TrackTown USA To Refund All Fans Who Bought Tickets to U.S. Olympic Track and Field Trials

TrackTown USA To Refund All Fans Who Bought Tickets to U.S. Olympic Track and Field Trials

It remains undetermined how many fans will be allowed to spectate at June’s U.S. Olympic Track and Field Trials in Eugene, Ore.

TrackTown USA, the local organizing committee for the U.S. Olympic Track and Field Trials, announced it will refund all fans who bought tickets to watch the event at the newly-renovated Hayward Field in Eugene, Ore., June 18–27.

The decision was made after communication with local and state health regulators. If spectators are allowed at the championship meet that will determine the U.S. Olympic team for the Summer Games in Tokyo, a set capacity will be determined. A revised ticketing program will be announced in May.

“Demand for tickets to the Olympic Trials continues to be at an all-time high and we are confident that some number of spectators will be able to attend the event if regulations allow,” TrackTown USA CEO Michael Reilly said in a statement. “Unfortunately, we now know that we won’t be able to both comply with important public health regulations and fulfill the tickets that already have been sold.”

“We have considered numerous alternatives and have determined that taking this action now is in the best interest of our customers,” Reilly added. “By starting over with an updated seat map and policies that account for new regulations, we are providing the public with the opportunity to make purchasing decisions based on information that is very different from when tickets were originally on sale.”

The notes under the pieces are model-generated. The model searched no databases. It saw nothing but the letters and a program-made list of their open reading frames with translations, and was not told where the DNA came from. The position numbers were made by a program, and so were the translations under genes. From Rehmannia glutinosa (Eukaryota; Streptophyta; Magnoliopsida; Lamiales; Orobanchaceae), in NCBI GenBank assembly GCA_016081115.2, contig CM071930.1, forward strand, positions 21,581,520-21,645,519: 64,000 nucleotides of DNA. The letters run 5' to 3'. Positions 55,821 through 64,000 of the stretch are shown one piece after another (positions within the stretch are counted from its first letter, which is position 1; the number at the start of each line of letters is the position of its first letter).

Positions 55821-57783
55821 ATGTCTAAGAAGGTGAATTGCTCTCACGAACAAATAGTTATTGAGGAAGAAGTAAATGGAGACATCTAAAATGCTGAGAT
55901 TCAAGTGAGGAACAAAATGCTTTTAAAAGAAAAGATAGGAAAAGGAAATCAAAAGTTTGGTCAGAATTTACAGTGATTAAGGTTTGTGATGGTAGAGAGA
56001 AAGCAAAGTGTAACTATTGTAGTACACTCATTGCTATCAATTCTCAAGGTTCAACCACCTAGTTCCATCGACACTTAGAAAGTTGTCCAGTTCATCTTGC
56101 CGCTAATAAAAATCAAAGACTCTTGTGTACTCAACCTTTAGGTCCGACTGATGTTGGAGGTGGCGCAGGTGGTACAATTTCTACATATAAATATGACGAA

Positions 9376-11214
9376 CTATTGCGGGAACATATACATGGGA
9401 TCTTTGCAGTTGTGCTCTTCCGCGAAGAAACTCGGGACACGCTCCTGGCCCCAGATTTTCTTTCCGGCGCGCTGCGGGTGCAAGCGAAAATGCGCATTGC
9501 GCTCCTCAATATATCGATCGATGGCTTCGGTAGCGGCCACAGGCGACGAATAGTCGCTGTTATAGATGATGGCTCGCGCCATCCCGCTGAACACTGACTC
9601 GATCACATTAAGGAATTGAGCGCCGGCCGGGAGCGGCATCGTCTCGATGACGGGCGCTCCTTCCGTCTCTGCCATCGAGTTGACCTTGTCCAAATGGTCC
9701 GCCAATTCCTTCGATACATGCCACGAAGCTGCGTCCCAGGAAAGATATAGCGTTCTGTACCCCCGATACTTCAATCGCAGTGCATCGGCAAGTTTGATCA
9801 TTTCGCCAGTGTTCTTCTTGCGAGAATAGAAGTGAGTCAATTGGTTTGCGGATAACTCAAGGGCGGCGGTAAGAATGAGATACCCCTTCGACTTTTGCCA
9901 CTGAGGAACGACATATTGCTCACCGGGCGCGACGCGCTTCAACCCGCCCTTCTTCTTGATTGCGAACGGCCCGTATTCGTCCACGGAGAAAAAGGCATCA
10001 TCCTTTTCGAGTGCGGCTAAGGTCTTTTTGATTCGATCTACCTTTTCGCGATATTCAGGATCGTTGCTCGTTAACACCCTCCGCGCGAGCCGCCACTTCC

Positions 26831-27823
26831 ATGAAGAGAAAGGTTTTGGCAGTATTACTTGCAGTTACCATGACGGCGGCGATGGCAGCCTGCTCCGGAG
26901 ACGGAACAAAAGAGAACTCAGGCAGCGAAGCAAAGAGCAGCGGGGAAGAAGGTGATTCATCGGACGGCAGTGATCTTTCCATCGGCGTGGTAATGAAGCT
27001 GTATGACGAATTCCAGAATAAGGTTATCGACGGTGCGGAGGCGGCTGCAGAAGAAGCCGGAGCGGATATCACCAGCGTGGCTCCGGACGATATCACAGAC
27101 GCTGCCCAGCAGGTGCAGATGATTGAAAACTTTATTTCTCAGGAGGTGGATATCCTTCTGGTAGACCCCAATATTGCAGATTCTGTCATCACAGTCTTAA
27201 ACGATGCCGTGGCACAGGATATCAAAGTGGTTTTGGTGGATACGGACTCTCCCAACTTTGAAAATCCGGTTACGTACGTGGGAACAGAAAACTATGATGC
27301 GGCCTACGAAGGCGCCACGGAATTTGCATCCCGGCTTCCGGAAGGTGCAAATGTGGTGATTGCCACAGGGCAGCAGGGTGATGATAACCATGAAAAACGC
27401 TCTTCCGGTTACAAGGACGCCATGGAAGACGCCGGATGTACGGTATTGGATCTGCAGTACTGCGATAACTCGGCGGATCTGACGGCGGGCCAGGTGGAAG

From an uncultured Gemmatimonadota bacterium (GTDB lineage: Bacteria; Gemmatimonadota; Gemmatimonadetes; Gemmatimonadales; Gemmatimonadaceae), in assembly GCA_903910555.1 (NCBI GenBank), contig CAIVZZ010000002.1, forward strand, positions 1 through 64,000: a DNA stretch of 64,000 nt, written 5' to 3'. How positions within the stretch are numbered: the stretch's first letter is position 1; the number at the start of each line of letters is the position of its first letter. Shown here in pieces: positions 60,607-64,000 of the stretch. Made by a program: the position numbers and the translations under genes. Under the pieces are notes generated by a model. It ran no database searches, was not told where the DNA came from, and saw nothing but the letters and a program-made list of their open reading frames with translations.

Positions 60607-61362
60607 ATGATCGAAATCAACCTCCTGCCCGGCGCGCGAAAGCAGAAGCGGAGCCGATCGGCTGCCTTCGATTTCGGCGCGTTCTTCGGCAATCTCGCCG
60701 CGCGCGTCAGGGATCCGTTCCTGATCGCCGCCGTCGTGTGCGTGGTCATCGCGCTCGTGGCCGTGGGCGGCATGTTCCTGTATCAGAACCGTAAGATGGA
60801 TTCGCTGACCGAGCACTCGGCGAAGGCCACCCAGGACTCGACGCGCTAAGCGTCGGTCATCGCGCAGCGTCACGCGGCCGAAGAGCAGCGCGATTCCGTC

TrackTown USA says athletes’ families will have the first opportunity to purchase tickets before sales open up to the general public. Fans who retained their tickets before the refund will have the next priority. Tickets will only be sold for individual days of competition and there will be a limit as to how many seats and days of competition can be purchased by a customer.

Lane County, home to the University of Oregon, is set to return to a “high-risk” status on Friday to try and curb the spread of rising infection rates of COVID-19. Under the high-risk guidelines, outdoor entertainment establishments can hold a maximum of 75 people. The county’s COVID risk level is re-assessed every two weeks. The state of Oregon adjusted regulations to allow spectators at sporting events.

On April 17, Oregon announced its spring football game on May 1 will be open to approximately 15% of fans at Autzen Stadium. Students and families voiced their frustration with the university when it decided to host a virtual commencement ceremony instead of in-person graduation on June 12, just one week before the trials will be held.

The Hayward Field renovations reportedly cost $270,047,937, according to an Oregon athletics financial report observed by The Wall Street Journal. The new stadium features a permanent seating capacity of 12,650 but can expand to 25,000 for major events. 

Eugene is slated to host the world championships in 2022, which will be the first time the global outdoor championships are held in the United States. Hayward Field has hosted the last three U.S. Olympic Trials.

Two collegiate meets have been held at Hayward Field in 2021. Professional runners, including world champions Noah Lyles, Donavan Brazier and Shaunae Miller-Uibo, will get their first opportunity to race at the new stadium on Saturday as part of the Oregon Relays and USA Track and Field Grand Prix. The NCAA Outdoor Track and Field Championships will also be held at Hayward Field from June 9th to 12th.

The Tokyo Olympics organizing committee has already announced that international fans will not be allowed to travel and watch events. A decision will be made in June whether Japanese residents with tickets will be allowed into venues or whether competition will be held without any fans.

Less than 1% of Japan’s population has been vaccinated and the IOC has been informed another state of emergency will likely be declared in Tokyo as a “proactive measure.”

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